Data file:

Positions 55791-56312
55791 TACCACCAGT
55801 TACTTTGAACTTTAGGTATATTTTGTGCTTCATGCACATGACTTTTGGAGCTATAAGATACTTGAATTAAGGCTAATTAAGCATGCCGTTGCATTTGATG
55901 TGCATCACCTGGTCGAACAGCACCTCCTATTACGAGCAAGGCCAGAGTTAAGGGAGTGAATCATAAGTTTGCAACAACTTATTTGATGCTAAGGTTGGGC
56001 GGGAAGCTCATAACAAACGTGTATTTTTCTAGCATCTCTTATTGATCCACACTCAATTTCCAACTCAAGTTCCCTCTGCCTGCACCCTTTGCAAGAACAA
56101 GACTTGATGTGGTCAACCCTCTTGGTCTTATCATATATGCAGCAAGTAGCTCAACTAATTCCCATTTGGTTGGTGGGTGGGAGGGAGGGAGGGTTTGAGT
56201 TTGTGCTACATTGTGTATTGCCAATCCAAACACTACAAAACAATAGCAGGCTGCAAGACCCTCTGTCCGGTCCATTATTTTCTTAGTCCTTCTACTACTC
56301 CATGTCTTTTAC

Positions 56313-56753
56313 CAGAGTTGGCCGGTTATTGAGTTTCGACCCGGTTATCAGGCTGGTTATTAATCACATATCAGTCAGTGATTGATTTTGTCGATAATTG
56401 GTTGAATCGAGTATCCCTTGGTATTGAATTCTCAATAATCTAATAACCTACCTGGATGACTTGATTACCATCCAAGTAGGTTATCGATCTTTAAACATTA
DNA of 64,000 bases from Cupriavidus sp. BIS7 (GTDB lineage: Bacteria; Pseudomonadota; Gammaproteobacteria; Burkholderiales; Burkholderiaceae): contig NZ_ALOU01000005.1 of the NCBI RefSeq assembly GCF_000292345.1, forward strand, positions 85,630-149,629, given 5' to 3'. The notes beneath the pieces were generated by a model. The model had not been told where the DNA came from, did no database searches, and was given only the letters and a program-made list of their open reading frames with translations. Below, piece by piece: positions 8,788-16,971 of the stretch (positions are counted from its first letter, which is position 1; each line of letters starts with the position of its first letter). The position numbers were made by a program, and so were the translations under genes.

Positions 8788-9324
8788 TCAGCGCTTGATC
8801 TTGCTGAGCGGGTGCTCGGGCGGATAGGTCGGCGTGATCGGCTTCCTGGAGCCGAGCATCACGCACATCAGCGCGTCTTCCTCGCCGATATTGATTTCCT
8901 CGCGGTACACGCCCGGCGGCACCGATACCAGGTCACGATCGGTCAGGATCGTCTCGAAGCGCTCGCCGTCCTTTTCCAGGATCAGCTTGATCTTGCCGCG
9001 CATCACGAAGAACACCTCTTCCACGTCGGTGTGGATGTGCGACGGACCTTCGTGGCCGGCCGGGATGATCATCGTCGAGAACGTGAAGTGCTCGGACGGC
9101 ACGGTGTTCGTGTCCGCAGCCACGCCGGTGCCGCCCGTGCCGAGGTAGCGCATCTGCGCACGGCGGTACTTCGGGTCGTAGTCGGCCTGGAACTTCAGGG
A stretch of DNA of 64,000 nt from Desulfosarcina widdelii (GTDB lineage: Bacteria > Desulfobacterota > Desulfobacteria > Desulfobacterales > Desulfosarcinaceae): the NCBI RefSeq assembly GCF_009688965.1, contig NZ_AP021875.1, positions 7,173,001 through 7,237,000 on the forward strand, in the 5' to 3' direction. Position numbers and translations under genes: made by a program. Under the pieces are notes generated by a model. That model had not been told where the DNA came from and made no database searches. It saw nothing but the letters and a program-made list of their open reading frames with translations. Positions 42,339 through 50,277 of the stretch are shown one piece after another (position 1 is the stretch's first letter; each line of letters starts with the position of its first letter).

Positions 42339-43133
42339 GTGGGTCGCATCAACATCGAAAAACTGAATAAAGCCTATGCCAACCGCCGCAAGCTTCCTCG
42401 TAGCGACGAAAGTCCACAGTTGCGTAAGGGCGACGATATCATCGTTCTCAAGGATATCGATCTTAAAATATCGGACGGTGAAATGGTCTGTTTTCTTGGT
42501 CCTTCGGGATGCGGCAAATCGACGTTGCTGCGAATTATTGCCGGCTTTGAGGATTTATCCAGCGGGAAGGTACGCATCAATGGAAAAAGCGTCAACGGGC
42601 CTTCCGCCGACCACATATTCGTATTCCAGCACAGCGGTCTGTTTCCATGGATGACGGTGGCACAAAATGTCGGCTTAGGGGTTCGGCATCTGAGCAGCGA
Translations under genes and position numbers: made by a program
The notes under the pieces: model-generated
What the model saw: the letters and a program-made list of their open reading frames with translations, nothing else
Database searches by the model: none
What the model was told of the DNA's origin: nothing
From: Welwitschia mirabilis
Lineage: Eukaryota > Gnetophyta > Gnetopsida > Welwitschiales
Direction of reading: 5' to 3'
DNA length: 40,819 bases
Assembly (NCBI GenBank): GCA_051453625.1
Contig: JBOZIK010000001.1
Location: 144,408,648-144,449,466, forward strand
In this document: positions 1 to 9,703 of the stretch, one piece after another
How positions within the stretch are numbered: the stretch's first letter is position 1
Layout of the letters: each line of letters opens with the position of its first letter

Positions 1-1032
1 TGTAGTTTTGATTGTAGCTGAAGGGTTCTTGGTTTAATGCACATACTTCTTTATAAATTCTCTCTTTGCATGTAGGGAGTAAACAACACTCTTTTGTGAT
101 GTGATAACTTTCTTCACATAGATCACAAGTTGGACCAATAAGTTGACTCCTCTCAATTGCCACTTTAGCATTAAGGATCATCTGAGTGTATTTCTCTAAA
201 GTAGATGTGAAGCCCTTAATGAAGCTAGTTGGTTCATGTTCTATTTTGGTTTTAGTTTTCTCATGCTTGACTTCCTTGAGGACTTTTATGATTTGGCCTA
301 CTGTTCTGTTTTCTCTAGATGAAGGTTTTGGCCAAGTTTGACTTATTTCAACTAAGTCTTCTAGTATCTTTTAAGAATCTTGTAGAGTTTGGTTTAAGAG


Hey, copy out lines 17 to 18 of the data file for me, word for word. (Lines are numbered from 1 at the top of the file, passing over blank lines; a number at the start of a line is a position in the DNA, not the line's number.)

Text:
9001 CATCACGAAGAACACCTCTTCCACGTCGGTGTGGATGTGCGACGGACCTTCGTGGCCGGCCGGGATGATCATCGTCGAGAACGTGAAGTGCTCGGACGGC
9101 ACGGTGTTCGTGTCCGCAGCCACGCCGGTGCCGCCCGTGCCGAGGTAGCGCATCTGCGCACGGCGGTACTTCGGGTCGTAGTCGGCCTGGAACTTCAGGG